GPS-Shield: Towards Robust Characterization of Tsunami Source in Few Minutes after an Earthquake
The catastrophic consequences of 2004 Indian-Ocean and 2006 Java tsunamis demand for developing modern and robust tsunami early warning systems. The greatest challenge of the GITEWS (German Indonesian Tsunami Early Warning System), led by the GFZ, is to provide early tsunami warning for the Indian-Ocean coast of Indonesia located close to the potential tsunami source and where tsunamis are expected to arrive only 20-40 minutes after an earthquake. Usually the base for the tsunami early warning systems is the estimation of the earthquake magnitude using seismic methods. However, modeling of the tsunami source and wave propagation shows that teleseismic-magnitude methods may fail in predicting the tsunami amplitude in the city of Padang (west Sumatra, more than 750,000 inhabitants). This is because of the presence of the massive Mentawai islands between Padang and the subduction trench. Depending on the slip distribution at the fault, the major co-seismic uplift may happen either on the ocean-side or the Sumatra-side of the islands, resulting in a 5 (!) times different tsunami height in Padang for earthquakes of the same magnitude. This result is an extreme manifestation of the previously known fact that for reliable prediction of tsunami wave heights in the near-field (like at the Sumatran or Java coasts) even precise knowledge of earthquake magnitude is not sufficient in general. To solve this problem we suggested a novel real-time warning technique based on special types of near-field GPS arrays ('GPS Shield') that are appropriate for Sumatra and elsewhere around the globe (Sobolev et al, 2006).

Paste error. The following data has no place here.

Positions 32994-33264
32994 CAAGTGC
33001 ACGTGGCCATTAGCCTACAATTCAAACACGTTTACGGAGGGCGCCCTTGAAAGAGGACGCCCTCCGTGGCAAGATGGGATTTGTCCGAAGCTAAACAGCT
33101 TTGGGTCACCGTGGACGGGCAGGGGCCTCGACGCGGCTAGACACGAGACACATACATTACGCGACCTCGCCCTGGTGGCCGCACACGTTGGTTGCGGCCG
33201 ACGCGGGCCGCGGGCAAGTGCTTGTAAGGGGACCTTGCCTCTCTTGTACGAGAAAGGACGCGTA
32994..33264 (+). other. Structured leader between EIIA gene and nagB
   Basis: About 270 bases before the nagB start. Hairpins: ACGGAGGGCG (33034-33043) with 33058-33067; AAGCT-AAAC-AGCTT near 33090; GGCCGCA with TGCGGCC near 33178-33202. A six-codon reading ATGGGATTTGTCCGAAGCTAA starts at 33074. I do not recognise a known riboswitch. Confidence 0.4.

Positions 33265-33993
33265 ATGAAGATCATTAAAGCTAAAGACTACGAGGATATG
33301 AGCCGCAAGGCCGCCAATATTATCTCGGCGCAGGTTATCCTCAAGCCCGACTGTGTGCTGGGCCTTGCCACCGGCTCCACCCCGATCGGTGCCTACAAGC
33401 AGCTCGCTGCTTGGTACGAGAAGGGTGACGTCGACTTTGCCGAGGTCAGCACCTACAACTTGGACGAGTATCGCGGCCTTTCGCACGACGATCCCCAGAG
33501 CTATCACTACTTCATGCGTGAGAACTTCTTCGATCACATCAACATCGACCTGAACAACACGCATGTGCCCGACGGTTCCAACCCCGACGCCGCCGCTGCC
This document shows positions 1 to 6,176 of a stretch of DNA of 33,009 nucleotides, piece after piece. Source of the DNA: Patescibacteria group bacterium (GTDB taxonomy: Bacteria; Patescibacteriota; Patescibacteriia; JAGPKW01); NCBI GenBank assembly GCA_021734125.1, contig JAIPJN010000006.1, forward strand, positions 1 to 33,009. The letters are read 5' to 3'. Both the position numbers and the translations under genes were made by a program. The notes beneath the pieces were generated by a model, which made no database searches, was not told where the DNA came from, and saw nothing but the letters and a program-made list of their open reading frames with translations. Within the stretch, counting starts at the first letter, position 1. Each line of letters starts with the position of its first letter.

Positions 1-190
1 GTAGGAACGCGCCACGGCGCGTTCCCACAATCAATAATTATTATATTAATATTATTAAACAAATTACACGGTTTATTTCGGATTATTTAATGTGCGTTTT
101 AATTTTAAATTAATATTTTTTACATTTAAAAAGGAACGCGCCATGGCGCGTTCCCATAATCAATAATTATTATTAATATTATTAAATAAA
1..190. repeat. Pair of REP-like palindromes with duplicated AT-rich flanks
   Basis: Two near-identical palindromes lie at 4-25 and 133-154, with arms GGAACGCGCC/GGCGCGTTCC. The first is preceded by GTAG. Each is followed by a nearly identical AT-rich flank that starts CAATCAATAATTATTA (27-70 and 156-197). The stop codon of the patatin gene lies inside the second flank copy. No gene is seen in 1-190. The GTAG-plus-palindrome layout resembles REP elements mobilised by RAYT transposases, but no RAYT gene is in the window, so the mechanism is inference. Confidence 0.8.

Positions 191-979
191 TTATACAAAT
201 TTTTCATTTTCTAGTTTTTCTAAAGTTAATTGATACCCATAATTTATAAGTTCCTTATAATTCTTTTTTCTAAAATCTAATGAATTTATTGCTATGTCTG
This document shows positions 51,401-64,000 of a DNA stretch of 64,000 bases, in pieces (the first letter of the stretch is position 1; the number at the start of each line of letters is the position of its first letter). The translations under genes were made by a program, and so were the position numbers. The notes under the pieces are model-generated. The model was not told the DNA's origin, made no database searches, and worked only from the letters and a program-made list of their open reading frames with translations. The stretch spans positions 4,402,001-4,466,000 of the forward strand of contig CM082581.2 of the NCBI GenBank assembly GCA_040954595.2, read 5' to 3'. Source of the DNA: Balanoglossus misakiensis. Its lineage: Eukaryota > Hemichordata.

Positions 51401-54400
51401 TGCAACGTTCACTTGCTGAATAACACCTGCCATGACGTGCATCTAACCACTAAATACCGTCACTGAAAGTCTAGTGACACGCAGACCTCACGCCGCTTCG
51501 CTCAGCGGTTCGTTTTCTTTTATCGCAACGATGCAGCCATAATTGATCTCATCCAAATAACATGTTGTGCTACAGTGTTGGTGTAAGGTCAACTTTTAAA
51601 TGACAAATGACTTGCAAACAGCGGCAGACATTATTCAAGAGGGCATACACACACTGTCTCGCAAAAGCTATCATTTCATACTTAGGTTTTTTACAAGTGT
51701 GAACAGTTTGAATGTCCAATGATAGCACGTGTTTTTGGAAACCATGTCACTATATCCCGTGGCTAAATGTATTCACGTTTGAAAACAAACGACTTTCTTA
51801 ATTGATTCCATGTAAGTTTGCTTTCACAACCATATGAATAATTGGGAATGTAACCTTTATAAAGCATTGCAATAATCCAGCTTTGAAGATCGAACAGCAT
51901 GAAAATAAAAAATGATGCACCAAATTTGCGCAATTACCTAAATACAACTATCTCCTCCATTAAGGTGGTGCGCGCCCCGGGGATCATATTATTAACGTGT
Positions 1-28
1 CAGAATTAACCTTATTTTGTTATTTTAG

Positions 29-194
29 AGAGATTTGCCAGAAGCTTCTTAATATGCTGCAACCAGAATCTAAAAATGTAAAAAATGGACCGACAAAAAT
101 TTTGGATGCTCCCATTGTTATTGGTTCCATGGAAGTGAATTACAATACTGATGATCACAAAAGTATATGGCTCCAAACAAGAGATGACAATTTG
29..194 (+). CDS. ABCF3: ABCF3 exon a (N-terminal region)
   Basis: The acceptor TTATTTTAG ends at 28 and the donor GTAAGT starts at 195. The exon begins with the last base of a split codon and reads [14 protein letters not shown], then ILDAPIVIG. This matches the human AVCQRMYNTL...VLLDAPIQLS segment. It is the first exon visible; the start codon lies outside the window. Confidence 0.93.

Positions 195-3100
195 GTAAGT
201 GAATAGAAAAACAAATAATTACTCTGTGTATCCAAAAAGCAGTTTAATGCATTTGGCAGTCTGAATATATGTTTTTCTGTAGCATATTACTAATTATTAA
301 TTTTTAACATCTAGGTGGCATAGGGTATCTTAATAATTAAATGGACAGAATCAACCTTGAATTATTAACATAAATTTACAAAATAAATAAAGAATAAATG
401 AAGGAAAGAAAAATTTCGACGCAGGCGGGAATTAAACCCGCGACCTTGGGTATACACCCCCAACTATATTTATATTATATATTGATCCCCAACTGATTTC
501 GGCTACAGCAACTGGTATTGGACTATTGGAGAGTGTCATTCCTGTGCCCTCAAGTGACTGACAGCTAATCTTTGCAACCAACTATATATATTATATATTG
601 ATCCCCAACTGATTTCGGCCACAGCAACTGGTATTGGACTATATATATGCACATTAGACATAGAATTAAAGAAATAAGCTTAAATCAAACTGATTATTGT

Key elements of the “GPS Shield” concept for Sumatra are arrays of several real-time high-rate (1-10 Hz) GPS stations located on the islands west of Sumatra and at the Sumatran coast (left-side inset in Fig.1). Stations on the islands are closely spaced (10-20 km) and aligned perpendicular to the trench, i.e., parallel to the expected gradient of surface coseismic displacement. The arrays measure surface displacements using instantaneous GPS positioning techniques that, for single-epoch 1-Hz displacement measurements, achieve an accuracy of better than several centimeters for absolute displacements and a few centimeters for relative displacements between the closely-spaced stations. The GPS-Shield arrays are set along the trench with a spacing of 100-200 km, a spacing that is appropriate to resolve major trench-parallel slip heterogeneity. In the case where there are no islands between the trench and Sumatra, we suggest the use of ocean buoys equipped with GPS devices and bottom pressure sensors.
- Sobolev, S.V., Babeyko, A.Y., Rongjiang Wang, R., Galas, R., Rothacher, M., Sein, D.V., Schröter, J., Lauterjung, J. and Subarya, C. (2006): Towards real-time tsunami amplitude prediction, EOS, 87, No 37, p. 374, 378
- Sobolev, S.V., Babeyko, A.Y., Wang, R., Galas, R., Rothacher, M., Sein, D.V., Schröter, J., Lauterjung, J. and Subarya, C. (2007) Concept for fast and reliable tsunami early warning using “GPS-Shield” arrays, J. Geophys. Res., 112, B08415
Global application of the GPS-Shield concept. Solid lines show subduction zones where the land is located closer than 100 km to the seismogenic zone. Dashed lines are the zones where the GPS-Shield arrays can at least resolve the seismic moment of the closest large earthquakes, also within less than 10 minutes of an earthquake. Left-side inset shows the conceptual distribution of observational instruments in ‘GPS-shield’ for Sumatra. Red circles are real-time GPS stations (those with white rings are also equipped with broad-band seismometers and accelerometers). Red diamonds are GPS-equipped buoys. Right-side inset shows reconstructions of tsunamogenic sea-bottom displacements from inversion of synthetic observations at the three-station GPS array (triangles) for two different slip distributions at the fault.